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A Brief History of King Township


King Township and York County are purchased by the English from the Mississauga through the Toronto Purchase Act. The new Township is named after Major John King, an English Under-Secretary of State.


The Crown grants 200 acres of land each to United Empire Loyalists to encourage resettlement after the American Revolution. Dorothy Burger is one of the first females to be granted a plot of land in King Township. Her property, with a wide ravine and a beautiful stream, will later power the mills of Kettleby.



The first settlers reside in a new hamlet named after Joseph Noble (Nobleton), who builds his store and homestead at the corner of the 9th Concession and King Sideroad. Joseph is the first tavern keeper and his brother, Thomas, will become the village’s first postmaster in 1851.



The four Brown brothers settle north of Lloydtown on Lot 26th at the 8th Concession. Through their individual interests in farming, mills and commerce, the village of Brownsville is established and thrives. In 1862 the village name is changed to Schomberg, after the Duke of Schomberg who fell during the Battle of the Boyne in 1690.



Septimus Tyrwhitt buys 46 acres of land from Jacob Tool and builds a large flour mill, a woolen mill, an oatmeal mill, a cooperage, and a distillery. Many begin to call the busy new community Tyrwhitt’s Mills, but the family prefers the name Kettleby, after their family’s ancestral home in the UK.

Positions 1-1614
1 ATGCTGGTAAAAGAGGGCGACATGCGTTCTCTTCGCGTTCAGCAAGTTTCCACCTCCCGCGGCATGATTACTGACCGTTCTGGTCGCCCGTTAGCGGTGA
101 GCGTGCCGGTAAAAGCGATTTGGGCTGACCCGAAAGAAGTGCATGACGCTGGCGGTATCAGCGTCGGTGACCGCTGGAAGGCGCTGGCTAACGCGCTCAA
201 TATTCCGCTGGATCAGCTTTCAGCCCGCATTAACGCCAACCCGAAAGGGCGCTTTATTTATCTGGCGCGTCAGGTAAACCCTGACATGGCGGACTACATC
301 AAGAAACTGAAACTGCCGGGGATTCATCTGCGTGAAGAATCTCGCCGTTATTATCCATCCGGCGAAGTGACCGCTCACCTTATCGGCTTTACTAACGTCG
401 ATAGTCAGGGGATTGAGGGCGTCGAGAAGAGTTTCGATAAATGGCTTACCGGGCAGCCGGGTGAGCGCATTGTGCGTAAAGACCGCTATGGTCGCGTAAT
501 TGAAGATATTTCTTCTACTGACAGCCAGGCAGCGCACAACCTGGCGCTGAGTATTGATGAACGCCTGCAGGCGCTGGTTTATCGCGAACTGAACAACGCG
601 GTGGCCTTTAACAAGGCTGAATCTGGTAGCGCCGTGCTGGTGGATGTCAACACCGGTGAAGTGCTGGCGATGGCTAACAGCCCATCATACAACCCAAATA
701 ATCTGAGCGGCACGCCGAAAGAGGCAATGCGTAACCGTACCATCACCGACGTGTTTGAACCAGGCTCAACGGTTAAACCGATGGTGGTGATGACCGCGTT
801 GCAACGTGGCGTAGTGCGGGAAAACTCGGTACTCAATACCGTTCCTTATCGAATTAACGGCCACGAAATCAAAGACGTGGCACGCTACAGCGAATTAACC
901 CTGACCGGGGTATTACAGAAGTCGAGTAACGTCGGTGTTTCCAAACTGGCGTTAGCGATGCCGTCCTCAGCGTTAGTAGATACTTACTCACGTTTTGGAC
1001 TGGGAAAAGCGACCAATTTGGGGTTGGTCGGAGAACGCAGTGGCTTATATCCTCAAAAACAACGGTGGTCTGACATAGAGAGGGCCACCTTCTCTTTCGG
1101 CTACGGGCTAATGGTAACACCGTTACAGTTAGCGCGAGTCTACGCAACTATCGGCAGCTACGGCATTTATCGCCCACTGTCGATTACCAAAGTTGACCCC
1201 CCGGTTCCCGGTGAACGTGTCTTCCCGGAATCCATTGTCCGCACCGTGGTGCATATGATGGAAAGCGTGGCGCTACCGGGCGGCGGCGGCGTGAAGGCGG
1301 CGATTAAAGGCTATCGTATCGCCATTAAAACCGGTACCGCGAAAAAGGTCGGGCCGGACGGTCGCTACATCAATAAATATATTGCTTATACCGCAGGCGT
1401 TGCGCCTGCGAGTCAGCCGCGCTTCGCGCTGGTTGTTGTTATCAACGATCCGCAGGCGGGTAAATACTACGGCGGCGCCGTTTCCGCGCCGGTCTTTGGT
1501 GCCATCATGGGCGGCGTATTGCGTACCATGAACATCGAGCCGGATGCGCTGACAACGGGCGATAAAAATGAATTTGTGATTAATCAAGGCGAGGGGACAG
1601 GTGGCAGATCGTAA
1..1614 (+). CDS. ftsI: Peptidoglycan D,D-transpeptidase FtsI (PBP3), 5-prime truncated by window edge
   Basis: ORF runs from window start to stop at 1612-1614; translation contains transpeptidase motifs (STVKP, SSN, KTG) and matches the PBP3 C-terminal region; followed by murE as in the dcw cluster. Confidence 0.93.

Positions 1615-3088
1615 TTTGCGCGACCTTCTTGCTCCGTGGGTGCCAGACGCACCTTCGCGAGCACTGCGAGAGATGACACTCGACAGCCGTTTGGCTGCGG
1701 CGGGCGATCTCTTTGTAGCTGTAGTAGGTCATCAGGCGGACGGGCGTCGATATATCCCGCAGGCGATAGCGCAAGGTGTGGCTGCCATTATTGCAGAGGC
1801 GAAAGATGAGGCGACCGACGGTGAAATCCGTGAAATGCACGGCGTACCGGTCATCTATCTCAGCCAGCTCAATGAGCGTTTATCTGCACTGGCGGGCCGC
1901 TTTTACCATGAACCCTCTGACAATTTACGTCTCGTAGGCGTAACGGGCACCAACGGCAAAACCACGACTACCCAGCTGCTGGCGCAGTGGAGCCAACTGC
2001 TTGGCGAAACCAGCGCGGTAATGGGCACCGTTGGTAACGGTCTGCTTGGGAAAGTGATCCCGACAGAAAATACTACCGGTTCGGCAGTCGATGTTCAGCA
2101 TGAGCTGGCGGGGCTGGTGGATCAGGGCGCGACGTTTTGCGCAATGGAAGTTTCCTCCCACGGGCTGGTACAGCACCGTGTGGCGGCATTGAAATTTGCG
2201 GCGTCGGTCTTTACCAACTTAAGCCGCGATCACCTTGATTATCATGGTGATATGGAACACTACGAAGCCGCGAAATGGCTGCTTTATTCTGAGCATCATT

Elihu Pease buys 16 acres at the corner of Jane St and King Road as a tannery site. The large tannery attracts new businesses, inns, a church and the British Hotel tavern. The steep hill to the west of the Humber will be known as “Tannery Hill” and the bustling little settlement will be given the name Kinghorn.



The Northern Railway passes through the Hamlet of Springhill and King Train Station is built. Today, the station is the oldest surviving train station in Canada, and can be found on the grounds of the King Township Museum.

king station early on.jpg


George Phillips buys Hogan’s Hotel and establishes a horse-drawn bus service between the railway station and the hotel, which sits at the four corners of King City. Crossley Hall is opened in King City and becomes a popular social meeting place and the focal point for many political campaigns. The Hall will welcome many famous speakers of the day including Prime Minister Mackenzie King.



341 men and women from King Township enlist to join the war efforts of World War 1.

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